My question is about taste: why can some people tolerate chilli and some not? Chilli tolerance seems to improve when you eat more, but what’s happening in your mouth and brain? – Andrew Beale
The perception of taste is much more complicated than most people assume at first. When you bite into an apple, for instance, there is a lot going on. Even before your tongue gets a hold of that first bite, your emotional state, social circumstance, the way the apple was presented, and your perception of its value will all affect your experience of the apple. Once it’s inside your mouth, receptors on your tongue will react according to the presence of sugars (sweetness), acids (sourness), metal ions (saltiness), a complicated set of chemicals that I won’t get into here (bitterness), and amino acids (umami) to give a basic perception of taste. Through the trigeminal nerve, your tongue will also send information to your brain about the temperature and texture.
In order to truly appreciate the flavour (not just the taste and physical properties), your nose needs to get in on the action. In fact, the only way you’ll know that you’ve eaten an apple and not a pear is that a bundle of nerves at the back of your nasal passage will react to all of the various volatile compounds in the fruit that have floated up through a hole in your palate. You can even try this at home. Plug your nose and take a bite of an apple or a pear, you won’t be able to tell the difference because the two fruits share almost every attribute that your tongue can decipher. In this instance, it’s all up to your nose.
I know that doesn’t answer your question directly, but I think the intricate process of perceiving tastes and flavours is a fascinating and often under-appreciated topic.
The particular sensation you’re asking about, spiciness, is the result of the interaction of the chemical capsaicin with your tongue. Capsaicin is commonly found in the fruits of the Capsicum genus of plants and it tricks your tongue into sending a “hot” signal to your brain. So when people say that spicy food is “hot”, their brains are literally interpreting the food as temperature-hot regardless of the actual temperature of the food.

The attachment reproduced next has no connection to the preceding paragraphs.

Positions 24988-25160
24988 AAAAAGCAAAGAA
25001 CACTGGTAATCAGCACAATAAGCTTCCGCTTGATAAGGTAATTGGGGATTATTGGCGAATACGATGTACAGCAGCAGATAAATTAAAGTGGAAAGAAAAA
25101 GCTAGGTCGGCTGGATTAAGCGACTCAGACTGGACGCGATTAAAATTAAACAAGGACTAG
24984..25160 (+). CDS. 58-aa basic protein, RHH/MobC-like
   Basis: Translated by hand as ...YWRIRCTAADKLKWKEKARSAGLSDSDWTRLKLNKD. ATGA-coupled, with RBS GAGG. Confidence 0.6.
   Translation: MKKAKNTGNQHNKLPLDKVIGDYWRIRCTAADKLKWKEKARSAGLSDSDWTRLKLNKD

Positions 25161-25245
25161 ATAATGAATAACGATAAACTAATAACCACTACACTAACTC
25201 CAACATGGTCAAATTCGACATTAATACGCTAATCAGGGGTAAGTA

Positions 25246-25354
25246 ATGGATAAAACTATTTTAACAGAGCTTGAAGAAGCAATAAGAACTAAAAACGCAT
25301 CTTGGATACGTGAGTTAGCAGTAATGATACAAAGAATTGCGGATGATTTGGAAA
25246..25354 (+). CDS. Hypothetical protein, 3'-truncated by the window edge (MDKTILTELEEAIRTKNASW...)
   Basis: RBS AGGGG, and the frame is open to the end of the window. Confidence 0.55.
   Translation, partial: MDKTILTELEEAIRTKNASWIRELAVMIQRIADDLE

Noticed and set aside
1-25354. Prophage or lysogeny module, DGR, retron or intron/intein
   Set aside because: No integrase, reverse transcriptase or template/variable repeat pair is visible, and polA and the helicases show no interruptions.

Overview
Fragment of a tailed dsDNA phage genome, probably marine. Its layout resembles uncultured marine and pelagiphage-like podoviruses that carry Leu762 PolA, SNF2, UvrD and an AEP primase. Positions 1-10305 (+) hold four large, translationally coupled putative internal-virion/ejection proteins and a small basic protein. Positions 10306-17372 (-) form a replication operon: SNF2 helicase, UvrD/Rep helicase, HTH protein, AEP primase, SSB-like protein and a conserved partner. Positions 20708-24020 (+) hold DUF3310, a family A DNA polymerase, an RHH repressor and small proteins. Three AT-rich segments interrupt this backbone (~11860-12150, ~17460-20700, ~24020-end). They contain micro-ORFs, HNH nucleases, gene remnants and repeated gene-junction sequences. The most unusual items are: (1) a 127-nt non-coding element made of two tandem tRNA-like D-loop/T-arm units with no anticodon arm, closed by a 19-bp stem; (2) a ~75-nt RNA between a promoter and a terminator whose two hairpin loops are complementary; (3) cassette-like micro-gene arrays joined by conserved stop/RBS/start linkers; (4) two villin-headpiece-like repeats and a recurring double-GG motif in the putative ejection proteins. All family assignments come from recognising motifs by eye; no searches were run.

There is significant variation between people in terms of their tolerance for foods with capsaicin (like chilis). This tolerance seems to be largely a cultural phenomenon, with people who grew up eating spicy foods being desensitized to it. Some have argued that people with thrill-seeking personalities tend to prefer spicy foods and that there is an allure to foods that our senses tell us are dangerous but that we know aren’t. A study from the 90s showed that the same dose of capsaicin applied directly to the tongue every minute will increase sensitivity, but as soon as you have a break (as short as 2.5-5 minutes), your tongue will become desensitized and you’ll be able to handle more heat. Apparently if you repeat this process every day for a whole childhood, the nerve endings that react to capsaicin will die off.
So it turns out that spice tolerance is a combination of nature and nurture, as are most things in life. Over enough exposures, your tongue gets desensitized and either stops sending panic signals to your brain or your brain stops listening to those panic signals. According to this 2012 study, however, habitual spicy food eaters were more sensitive to actual hot water than spice-avoiders. This, combined with the finding that spice-lovers are better able to determine gradations of spice, may indicate that a spice-lover’s tongue actually becomes more sensitive but won’t set off pain alarms as easily.
Exactly what is going on remains a mystery, but biological predisposition, culture, and personality are all playing a role.
If you’re interested in boosting your spice tolerance, check out this article that has some great advice for spice novices.